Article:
Encourage your children to create a talent show demonstrating their best physical skills – anything from juggling to attempting a cartwheel. Let them rehearse for the week, then sit back to enjoy the show.

11. Go for an art walk

Put a twist on a regular walk by adding creativity. Have your child take a camera, a sketch pad or a notebook and get them to take photos, draw pictures or write stories about the things they see on their journey.

12. Skipping

Skipping rope is a great aerobic activity, and can be done alone, in pairs or groups. The Heart Foundation’s Jump Rope for Heart website has instructions for different skipping tricks suitable for skippers of all ages.

13. Make nature masks

Combining physical activity and creativity, nature masks are a fun way to enjoy nature together as a family. Go for a walk around your backyard, neighbourhood or a local park and collect flowers, leaves and grasses along the way. When you get home, everyone can get creative and decorate their own mask with the things that were collected on your walk. When the masks are dry, why not make up a story or play so everyone can wear their mask.

14. Walk or ride to the library

Public libraries often host special activities on weekends and during the school holidays. If you’re close enough, walk or ride your bikes instead of driving to use up any extra energy.

15. Ball games

Remember those ball games you used to play at school sports carnivals? Tunnel ballcaptain ball and river ball are all great ways to entertain a group of kids and burn up some of their energy at the same time. Games like seven times can be played individually or with a smaller group of children.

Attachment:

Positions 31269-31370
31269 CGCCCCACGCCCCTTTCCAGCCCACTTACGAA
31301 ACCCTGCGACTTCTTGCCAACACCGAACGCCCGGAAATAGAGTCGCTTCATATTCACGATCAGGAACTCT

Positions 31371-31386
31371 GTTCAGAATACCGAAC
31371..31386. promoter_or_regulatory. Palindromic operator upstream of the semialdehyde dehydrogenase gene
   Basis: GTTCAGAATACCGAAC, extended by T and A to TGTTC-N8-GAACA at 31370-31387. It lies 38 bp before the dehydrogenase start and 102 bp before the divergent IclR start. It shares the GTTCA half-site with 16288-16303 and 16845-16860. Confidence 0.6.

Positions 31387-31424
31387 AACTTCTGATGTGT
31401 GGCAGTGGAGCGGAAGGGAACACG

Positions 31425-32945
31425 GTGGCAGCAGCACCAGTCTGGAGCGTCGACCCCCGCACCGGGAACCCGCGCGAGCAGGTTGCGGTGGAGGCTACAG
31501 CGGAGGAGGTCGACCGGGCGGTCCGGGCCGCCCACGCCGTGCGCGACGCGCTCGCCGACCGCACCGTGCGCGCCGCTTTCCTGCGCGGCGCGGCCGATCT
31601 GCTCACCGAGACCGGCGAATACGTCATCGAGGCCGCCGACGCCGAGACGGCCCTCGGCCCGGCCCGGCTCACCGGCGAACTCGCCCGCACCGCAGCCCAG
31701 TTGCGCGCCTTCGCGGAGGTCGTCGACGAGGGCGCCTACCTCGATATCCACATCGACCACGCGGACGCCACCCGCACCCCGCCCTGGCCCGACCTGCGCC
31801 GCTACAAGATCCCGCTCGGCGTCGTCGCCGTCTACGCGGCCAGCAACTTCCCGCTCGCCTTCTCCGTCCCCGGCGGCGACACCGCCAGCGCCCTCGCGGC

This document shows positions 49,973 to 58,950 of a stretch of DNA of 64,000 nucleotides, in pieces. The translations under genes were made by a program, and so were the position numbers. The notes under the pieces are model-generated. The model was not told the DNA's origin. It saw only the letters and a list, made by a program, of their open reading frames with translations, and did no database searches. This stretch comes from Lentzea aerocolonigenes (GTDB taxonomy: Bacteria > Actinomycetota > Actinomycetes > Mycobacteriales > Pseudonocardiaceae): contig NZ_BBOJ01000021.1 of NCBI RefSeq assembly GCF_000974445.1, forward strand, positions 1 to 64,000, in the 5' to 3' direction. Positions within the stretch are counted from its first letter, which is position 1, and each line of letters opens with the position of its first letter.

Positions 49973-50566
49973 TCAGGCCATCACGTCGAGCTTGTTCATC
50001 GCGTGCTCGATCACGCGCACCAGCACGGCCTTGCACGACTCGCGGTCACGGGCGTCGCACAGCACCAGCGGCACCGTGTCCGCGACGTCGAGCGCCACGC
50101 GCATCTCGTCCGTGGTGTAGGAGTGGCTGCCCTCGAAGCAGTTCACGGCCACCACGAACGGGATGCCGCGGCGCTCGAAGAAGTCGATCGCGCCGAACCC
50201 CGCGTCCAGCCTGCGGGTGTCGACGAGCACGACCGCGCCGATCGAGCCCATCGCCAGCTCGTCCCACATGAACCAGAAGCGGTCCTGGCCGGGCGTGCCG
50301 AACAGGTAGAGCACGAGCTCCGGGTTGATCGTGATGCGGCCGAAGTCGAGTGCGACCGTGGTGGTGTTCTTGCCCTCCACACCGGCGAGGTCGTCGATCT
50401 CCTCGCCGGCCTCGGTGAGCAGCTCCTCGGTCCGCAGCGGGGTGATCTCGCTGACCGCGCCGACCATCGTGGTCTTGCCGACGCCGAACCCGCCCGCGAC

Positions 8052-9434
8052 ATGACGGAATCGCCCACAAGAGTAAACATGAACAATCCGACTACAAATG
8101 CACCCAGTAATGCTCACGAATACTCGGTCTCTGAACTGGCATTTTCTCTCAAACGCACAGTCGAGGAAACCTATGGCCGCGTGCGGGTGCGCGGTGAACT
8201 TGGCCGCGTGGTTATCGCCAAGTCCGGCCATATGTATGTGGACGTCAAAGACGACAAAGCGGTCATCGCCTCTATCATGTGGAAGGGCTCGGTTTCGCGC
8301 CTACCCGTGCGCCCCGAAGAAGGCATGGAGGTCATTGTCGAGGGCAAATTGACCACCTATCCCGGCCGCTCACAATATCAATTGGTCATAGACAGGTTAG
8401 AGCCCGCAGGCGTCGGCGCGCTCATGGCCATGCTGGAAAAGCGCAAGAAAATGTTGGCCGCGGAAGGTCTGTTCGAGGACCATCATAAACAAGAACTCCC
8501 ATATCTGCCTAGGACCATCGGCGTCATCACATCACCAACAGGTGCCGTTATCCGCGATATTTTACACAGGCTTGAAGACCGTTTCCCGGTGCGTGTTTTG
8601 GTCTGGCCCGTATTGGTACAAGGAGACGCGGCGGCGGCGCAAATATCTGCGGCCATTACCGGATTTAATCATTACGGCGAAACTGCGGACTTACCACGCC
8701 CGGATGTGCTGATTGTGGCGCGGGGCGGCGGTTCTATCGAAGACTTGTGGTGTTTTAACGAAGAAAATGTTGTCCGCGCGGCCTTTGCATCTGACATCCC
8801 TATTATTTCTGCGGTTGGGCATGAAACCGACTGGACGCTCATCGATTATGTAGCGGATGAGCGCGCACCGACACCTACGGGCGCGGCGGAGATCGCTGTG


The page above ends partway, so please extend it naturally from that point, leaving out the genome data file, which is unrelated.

16. Hide-and-seek

Playing hide-and-seek can test problem-solving skills, as well as agility, coordination and stamina. Plus, the thrill of hiding and having to stay still and quiet makes hide-and-seek a top-rating game in terms of fun.

17. Hula hooping

If you have an old hula hoop handy, set the challenge for you kids to learn one new hooping trick every day. It’ll get them moving, work out their core muscles and keep them focused, at least for a little while!

18. Handball

Handball is popular in schoolyards around the country. To play this game at home, all you need for is a tennis ball and some flat ground. If you don’t have four players, handball can be played with two, or even single player against a wall.

19. 21 up

You can use a balloon, a ball or even a small, soft pillow for this game. Stand all players in a circle and have one person throw the ball up in the air. Players keep the ball from hitting the ground by bouncing it back up with their hands, counting each time they hit it, aiming to reach 21 without the ball touching the ground.

20. Head to the park

It might sound a little obvious, but make sure not to neglect your local park. Pack a picnic lunch and prepare for some playground time, throwing a flying disc or kicking a ball.

21. Old fashioned fair races

From egg and spoon races to wheelbarrow races, sack races and the infamous three-legged race, there are a lot fun ways to get kids moving from point A to point B. These work best for larger groups, but can also be played with just two sets of pairs.

22. Pillow fight

This one needs no explanation: make sure you have soft, non-allergenic pillows (feather and dust-free preferred!) and a hazard-free room, then let the battle begin!

23. Hacky sack

You can make hacky sacks at home using an old sock or balloon, then test your balance and coordination by trying to bounce it off the legs and feet. Hacky sack newbies should start by learning the basics, but who knows, maybe one day you’ll have a hacky sack world champion in the family!